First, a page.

Although, on paper, the bill seems to bring only a limited number of changes, the French government is definitely taking intelligence into the age of Artificial Intelligence (AI). It aims to authorise the use of mass collection of private communications data for the research and development of new surveillance tools based on machine learning. To become operational, AI needs to digest vast troves of real personal data. The proposed bill therefore distinguishes a “training phase,” during which overpowered algorithms will grind our data just to train AI models, and an “operational phase,” where personal data will, this time, be subject to the legal framework. To mitigate the risks of abuse, the text subjects this system to the oversight of the National Commission for the Control of Intelligence Techniques (CNCTR), an advisory but independent body, which issues an opinion on all government surveillance.

The black hole of data sharing

Finally, the proposed bill is also meant to put an end to the illegality of certain surveillance practices. Since 2016, a terrorism-related data storage center, nicknamed “the warehouse”, has been operating outside any legal framework. Article L. 863-2 of the Internal Security Code, also adopted in 2016, provides that intelligence agencies can “share all the information useful for the accomplishment of their missions”. As revealed by French newspaper Le Monde in April 2019, the executive decree that was supposed to define “the terms and conditions of these exchanges” has never been adopted, making “the warehouse” unregulated by law. To get it right, the government’s bill defines oversight regimes that vary according to the nature of the data exchanged and the level of authorisation of the recipient agency.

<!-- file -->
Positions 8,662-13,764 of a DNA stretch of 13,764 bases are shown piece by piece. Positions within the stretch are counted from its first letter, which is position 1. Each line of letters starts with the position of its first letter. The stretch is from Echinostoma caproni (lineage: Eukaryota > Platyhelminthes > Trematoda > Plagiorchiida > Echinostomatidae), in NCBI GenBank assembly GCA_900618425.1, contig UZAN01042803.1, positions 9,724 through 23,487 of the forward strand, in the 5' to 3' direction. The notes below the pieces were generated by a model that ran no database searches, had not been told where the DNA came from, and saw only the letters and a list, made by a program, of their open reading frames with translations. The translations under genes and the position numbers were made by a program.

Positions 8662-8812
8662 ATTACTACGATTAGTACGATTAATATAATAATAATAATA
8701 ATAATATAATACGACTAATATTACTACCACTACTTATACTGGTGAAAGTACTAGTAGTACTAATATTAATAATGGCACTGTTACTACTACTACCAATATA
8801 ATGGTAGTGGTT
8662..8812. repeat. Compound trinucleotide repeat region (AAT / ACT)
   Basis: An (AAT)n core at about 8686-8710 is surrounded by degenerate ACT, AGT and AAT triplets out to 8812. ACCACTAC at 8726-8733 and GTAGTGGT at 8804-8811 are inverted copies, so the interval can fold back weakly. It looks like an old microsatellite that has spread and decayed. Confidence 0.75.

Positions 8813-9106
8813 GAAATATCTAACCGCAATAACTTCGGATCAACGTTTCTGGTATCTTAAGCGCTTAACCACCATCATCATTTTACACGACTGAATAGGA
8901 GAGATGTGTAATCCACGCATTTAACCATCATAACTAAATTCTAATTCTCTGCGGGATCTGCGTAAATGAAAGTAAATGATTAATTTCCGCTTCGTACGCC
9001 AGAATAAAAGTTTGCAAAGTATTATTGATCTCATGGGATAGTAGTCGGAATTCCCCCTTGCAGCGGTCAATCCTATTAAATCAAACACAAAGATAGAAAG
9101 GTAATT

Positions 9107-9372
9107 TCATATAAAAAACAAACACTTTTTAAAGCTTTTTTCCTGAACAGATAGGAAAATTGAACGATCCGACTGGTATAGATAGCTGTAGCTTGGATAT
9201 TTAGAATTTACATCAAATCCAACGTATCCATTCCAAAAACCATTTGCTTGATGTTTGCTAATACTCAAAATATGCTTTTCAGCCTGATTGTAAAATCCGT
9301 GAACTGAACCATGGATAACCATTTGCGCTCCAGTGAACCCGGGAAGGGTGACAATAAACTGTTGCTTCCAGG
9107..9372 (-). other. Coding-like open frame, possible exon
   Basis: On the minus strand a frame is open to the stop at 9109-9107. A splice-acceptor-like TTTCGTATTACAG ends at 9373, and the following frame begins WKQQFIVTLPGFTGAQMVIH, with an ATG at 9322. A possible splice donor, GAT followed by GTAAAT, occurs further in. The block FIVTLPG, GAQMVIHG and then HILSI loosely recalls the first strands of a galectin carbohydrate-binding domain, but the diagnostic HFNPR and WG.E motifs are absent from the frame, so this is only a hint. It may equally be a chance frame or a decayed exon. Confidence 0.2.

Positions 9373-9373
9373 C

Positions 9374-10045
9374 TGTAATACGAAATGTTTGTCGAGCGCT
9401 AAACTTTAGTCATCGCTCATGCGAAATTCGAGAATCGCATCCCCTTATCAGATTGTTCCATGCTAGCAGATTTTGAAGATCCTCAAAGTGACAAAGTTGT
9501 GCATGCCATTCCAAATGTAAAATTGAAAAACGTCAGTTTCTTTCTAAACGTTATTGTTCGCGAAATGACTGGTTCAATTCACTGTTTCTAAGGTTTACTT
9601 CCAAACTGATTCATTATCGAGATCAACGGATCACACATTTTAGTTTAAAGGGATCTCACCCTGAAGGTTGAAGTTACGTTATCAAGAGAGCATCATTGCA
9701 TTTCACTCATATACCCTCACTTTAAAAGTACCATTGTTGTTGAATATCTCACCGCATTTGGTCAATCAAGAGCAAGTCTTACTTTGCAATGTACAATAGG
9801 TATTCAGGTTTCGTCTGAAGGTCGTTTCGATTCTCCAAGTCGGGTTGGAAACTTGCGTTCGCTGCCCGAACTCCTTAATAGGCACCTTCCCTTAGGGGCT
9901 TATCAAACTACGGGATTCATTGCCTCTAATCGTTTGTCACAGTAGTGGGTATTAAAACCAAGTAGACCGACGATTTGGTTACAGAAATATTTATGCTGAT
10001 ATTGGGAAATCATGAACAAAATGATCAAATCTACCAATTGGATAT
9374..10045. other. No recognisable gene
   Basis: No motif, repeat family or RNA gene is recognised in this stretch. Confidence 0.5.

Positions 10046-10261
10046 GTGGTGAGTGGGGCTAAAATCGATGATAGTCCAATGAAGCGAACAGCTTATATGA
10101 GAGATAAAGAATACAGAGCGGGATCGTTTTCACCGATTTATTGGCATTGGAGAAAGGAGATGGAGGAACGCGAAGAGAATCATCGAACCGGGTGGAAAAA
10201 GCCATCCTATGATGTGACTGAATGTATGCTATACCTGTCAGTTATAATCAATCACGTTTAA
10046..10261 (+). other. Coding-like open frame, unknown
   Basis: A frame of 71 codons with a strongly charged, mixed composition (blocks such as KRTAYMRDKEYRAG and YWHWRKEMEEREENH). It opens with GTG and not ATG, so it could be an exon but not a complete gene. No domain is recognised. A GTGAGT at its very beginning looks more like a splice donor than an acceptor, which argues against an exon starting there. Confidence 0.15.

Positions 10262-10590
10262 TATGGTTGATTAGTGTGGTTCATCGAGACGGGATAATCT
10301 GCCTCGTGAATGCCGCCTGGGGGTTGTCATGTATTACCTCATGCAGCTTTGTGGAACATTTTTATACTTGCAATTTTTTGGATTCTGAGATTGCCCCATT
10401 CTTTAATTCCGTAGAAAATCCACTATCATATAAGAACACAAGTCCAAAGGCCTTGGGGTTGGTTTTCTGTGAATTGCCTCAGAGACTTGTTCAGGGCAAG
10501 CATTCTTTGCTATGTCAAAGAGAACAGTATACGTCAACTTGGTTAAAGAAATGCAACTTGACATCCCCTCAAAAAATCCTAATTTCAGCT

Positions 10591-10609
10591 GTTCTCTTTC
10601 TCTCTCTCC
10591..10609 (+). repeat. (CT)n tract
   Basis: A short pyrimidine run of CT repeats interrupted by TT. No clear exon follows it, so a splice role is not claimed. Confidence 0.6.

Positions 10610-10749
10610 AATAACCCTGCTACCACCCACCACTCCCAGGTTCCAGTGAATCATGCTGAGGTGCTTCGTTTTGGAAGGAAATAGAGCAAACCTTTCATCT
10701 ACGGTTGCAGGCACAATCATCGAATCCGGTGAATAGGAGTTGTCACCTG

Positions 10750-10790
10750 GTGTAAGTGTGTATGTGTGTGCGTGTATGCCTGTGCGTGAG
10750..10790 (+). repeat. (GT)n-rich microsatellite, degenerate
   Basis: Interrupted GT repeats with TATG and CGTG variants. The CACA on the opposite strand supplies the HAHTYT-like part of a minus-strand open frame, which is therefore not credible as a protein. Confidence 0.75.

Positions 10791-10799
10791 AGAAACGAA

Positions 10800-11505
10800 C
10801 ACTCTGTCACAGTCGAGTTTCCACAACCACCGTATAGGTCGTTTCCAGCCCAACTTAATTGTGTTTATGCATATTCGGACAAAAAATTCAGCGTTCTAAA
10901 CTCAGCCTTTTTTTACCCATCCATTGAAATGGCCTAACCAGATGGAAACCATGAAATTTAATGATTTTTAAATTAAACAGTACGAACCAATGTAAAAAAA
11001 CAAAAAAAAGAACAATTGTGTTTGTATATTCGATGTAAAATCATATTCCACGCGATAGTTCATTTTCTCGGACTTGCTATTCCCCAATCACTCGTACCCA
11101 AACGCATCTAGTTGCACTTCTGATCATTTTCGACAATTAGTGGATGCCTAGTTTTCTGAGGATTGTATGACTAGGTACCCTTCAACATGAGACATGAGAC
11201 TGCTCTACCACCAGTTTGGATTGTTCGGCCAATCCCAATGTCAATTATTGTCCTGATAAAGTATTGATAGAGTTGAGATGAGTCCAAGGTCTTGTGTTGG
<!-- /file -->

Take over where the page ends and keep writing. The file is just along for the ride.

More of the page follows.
This desire for transparency will go no further. While the CNCTR has been asking over the past two years for a right of scrutiny over data sharing between French and foreign services, the proposed bill simply ignores the request. However, such an oversight mandate exists in countries of comparable intelligence power, such as the United Kingdom. It is the black hole in the legal and democratic control of intelligence in France, because no one knows the proportion of data – often massive – provided by partner services in the overall data used by the French intelligence community.

To justify its position, the French government can argue that even the European Court of Human Rights, in a judgment released on 25 May 2021 – the Big Brother Watch and Others v. the United Kingdom case – said that the British regime for sharing intercepted material from foreign intelligence agencies was legal. Some states regularly share material with their intelligence partners and even, in some instances, grant those intelligence partners direct access to their own systems. 

Nevertheless, the Court stressed that the circumstances in which such a transfer may take place must be set out clearly in domestic law, while the transfer of material to foreign intelligence partners should also be subject to independent oversight – which is the case in the UK but not in France. In other words, the French government does not appear to be ready to reform itself on its own. In this history of French intelligence law, only European courts seem to be able to do so.